The paycheck of the top executive of Japan’s largest brokerage firm would make some Wall Streeters think about about quitting to work for a non-profit.
Koji Nagai, the CEO of Nomura Holdings (NMR), was paid a salary of 102 million yen, or roughly $830,000 during its last fiscal year. And that wasn’t a pay cut. That’s the most Nagai, or any CEO of Nomura, has been paid since at least 2010, when they first started disclosing its top salaries.
The average employee at Goldman Sachs (GS), on the other hand, made $130,000 in total compensation in just the first quarter (on pace for $520,000 this year), and that includes everyone who works at the firm, even janitors.
Nagai’s bonus and stock options bring his fiscal 2015 (which ended in March) pay package up to the equivalent of $2.65 million. But even that’s peanuts compared to the salaries of Wall Street’s top executives. Goldman Sachs CEO Lloyd Blankfein got a pay package of $24 million last year, and he’s eligible for another $7 million on top of that if the firm performs well over the next few years. Even Goldman’s lowest paid top executive, CFO Harvey Schwartz, made just over $20 million last year.
Morgan Stanley CEO James Gorman, who runs the largest brokerage firm in the U.S., got a 25% pay hike last year, to $22.5 million. The firm’s profits were up 19%, but a key measure of profitability, return on equity, has languished at Morgan Stanley (MS), and, at 5%, it is one of the lowest on the Street. Nomura’s profits surged to a nine-year high, and its ROE is 8.5%. Nagai got a 10% raise.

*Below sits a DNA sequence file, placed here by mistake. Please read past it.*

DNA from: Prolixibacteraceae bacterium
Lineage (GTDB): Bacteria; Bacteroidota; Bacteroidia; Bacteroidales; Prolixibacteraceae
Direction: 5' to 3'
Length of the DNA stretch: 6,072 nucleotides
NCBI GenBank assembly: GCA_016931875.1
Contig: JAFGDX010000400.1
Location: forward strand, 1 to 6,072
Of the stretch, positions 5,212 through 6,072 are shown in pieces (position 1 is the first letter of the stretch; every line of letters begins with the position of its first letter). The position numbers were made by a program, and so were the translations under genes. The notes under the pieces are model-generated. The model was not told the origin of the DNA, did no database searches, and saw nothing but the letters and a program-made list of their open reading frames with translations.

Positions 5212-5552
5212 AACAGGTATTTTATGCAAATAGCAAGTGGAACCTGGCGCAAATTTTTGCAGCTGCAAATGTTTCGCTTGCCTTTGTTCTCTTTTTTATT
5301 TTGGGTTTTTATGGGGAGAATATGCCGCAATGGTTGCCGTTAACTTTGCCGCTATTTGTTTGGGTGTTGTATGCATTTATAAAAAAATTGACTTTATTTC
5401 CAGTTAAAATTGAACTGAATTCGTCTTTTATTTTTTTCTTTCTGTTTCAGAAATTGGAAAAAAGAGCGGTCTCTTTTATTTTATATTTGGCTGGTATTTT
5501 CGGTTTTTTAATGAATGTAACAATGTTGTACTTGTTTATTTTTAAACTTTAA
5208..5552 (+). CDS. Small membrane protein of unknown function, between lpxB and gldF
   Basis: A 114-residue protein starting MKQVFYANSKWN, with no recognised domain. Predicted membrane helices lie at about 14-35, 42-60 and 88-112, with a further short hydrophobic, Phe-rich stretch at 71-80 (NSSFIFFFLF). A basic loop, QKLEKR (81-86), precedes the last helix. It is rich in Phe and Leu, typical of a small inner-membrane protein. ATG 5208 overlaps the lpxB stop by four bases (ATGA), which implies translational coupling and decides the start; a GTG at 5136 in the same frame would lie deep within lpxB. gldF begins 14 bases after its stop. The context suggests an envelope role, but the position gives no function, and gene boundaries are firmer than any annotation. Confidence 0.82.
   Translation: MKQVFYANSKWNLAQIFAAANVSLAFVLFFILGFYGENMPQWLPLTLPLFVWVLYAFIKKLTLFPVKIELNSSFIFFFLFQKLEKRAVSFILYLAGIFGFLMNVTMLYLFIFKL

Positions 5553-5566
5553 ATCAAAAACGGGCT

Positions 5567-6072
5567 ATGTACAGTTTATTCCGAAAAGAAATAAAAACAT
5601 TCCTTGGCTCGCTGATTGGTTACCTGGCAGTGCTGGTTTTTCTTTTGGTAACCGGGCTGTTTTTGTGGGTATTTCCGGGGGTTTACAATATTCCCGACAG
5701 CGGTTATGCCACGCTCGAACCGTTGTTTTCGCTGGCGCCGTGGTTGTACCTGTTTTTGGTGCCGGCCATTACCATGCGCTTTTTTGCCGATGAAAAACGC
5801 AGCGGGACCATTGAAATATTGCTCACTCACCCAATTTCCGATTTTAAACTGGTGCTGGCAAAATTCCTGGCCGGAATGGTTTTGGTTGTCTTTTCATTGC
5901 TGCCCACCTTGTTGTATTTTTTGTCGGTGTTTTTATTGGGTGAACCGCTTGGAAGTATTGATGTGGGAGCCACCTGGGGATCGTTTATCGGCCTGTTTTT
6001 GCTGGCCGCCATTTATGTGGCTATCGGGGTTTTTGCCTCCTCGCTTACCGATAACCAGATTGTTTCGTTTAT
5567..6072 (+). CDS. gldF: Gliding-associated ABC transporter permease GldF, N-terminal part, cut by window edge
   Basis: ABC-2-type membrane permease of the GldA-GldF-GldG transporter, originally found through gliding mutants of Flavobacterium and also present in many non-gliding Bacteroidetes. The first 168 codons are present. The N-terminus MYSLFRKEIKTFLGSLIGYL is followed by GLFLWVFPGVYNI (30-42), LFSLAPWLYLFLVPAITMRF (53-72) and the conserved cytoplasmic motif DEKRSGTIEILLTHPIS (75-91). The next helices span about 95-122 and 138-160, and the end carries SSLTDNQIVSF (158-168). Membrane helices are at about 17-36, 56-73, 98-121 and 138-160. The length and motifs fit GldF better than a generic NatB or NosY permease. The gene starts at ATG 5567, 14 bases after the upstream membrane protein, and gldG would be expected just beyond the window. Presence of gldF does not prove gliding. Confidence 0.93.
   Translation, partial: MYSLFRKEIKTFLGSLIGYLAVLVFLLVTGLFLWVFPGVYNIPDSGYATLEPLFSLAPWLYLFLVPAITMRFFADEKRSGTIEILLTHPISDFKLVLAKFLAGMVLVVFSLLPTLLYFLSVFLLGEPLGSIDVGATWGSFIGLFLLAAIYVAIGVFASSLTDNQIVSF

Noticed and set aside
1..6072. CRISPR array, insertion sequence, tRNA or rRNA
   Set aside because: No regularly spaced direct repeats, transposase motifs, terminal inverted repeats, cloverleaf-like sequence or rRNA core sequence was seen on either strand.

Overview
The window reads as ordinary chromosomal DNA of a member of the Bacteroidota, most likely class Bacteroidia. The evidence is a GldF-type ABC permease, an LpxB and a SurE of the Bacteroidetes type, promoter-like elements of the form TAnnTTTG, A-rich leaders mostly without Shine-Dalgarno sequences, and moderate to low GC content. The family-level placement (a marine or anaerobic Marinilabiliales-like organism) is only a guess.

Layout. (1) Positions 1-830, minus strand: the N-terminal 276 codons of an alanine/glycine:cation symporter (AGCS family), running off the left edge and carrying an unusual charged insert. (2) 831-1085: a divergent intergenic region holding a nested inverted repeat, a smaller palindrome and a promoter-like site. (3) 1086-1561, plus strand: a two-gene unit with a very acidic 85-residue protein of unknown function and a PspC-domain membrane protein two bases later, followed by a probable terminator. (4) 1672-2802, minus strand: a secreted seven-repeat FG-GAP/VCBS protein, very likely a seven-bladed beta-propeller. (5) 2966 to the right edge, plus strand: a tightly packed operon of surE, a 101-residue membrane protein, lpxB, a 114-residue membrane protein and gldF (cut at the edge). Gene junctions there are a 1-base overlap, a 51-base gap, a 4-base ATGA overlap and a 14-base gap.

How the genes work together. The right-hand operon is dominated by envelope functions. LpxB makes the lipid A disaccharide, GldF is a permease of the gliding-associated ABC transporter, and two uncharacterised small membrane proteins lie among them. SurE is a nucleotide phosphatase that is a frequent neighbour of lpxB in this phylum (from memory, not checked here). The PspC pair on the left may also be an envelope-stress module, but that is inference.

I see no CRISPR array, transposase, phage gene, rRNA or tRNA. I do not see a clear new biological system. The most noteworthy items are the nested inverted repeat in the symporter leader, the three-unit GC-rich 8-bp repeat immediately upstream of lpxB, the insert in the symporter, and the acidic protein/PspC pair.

There doesn’t seem to be a single top executive among Wall Street’s largest firms that was paid anywhere close to as little as Nagai. Citigroup’s CFO, John Gerspach, comes closest. He made just over $8 million last year.
The lowest paid named executive of Stifel Financial, which owns a regional brokerage firm and some other niche Wall Street businesses, was paid $3.3 million last year, or $650,000 more than Nagai.
Wall Street executives have said for a few years now that they have plans to get their firm’s profitability back up to where it was before the financial crisis. Cutting their own paychecks, obviously, won’t do it alone. But it’s not a bad place to start.